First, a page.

Hi folks.

I'm a bit confused. I'm drafting up an example to try and illustrate the repair of registry entries which are written using the Class table.
I always understood that every single entry in this table would act as repair entry points. However, it doesn't seem to be working. Here's what I'm doing (all on a virtual machine):

Created a simple VBScript (test.vbs):
set fso = CreateObject("Scripting.FileSystemObject")
fso.CreateTextFile("c:\test.txt",true)

Then, I installed my sample MSI which registers scrrun.dll (which contains COM class for the filesystem object) via the class table. It populates the registry fine when it is installed. When I run the script, it works fine too.

However, I then manually delete the inprocServer32 entry which points to scrrun.dll. When I instantiate the 'Scripting.FileSystemObject' via running the script, I would expect it not to find the scrrun.dll (because I've removed the inprocServer32 entry) and then repair this registry entry. However, it does not find the dll and most importantly does not repair??

So then I set the feature to favour advertising. When the InprocServer32 KEY (not value) was created, an InprocServer32 reg_multi_sz value was created which contained what appeared to be a Darwin descriptor (and not the path to the dll). Great - it knows where to repair the registry key from. I run the script first time and the inprocServer32 value is repaired, and now contains the path to the dll. We have now lost the darwin descriptor and the script runs fine. I then delete the inprocServer32 value, run the script, and again it doesn't repair?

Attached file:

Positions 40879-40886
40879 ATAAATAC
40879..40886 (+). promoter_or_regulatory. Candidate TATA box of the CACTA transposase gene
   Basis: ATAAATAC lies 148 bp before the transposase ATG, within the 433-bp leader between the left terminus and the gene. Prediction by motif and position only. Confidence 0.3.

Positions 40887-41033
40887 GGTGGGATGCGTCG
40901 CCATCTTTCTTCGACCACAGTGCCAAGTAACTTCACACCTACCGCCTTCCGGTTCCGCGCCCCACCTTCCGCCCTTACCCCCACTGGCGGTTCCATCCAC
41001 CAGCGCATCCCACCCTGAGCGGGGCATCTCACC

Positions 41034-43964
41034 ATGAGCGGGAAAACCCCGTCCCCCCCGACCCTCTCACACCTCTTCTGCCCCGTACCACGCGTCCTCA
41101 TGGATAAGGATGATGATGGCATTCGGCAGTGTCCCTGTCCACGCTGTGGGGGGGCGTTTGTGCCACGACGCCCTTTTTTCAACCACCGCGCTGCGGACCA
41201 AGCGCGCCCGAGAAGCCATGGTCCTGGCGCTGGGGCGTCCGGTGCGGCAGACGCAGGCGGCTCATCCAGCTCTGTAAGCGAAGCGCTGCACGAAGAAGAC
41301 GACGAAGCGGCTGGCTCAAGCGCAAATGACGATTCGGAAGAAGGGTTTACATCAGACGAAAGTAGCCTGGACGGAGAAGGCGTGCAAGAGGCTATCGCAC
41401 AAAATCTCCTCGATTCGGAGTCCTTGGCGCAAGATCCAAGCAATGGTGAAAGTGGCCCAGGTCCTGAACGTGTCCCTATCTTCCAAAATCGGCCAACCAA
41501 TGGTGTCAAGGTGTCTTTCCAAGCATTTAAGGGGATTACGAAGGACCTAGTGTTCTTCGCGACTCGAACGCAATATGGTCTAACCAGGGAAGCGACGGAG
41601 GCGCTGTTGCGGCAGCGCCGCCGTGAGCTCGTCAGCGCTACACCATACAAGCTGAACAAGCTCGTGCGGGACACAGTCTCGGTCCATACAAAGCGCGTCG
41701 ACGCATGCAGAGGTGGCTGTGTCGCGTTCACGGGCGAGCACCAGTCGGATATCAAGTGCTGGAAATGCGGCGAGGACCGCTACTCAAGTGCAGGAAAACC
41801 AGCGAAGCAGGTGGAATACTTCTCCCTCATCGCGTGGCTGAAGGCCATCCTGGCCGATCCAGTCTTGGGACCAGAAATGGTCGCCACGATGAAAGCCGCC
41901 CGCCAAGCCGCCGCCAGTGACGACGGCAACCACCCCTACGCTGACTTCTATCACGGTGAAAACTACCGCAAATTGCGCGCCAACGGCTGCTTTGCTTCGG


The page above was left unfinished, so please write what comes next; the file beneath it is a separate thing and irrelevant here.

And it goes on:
I thought instantiating a COM class from a progId would trigger a repair? But it doesnt? Can anybody shed light on this subject?
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I think you're mixing it up.
The Darwin Descriptor is an entrypoint and when a entrypoint is invoced self-healing comes in place to check for any broken components.
If you remove the entrypoint (Darwin Descriptor registry entry) then another entrypoint would have to be triggered for the Windows Installer resiliency function. You need to remove the keypath for the component rather then the actual entrypoint, my guessing it would be the scrrun.dll file.
Answered 10/30/2008 by: AngelD
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Thanks for your reply, AngelD. It still doesn't clarify my problem though. I thought that one of the major advantages of using the advertising tables (Eg Class table) as opposed to the Registry table was due to the resiliency side of it - the ability to repair when a registered class is instantiated? I thought that every row in the Class table effectively acts as a keypath/an entry point? In which case it should be repaired if I call an instance of it via a script (assuming it's been removed)?
Answered 10/30/2008 by: captain_planet
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A Class does not act as a keypath, therefore deleting the inprocserver32 (default) key does not have any effect, but if you delete a file or registry key that is a keypath for another component, and call the class someway then selfhealing will kick in. It is similar to an avertised shortcut. Removing an advertised shortcut does not trigger self healing also if you start another advertised shortcut of the same package.
Answered 10/30/2008 by: pgiesbergen
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Yes, classes, progid's, typelibs and odbc entries CAN be entry points. I suspect that your not actually calling the entry point in the inproc key correctly.

I am under the impression that I can create folders, using vbscript on a core xp machine without anything installed, and therefore this means your calling a core bit of vbscript functionality inside the O/S.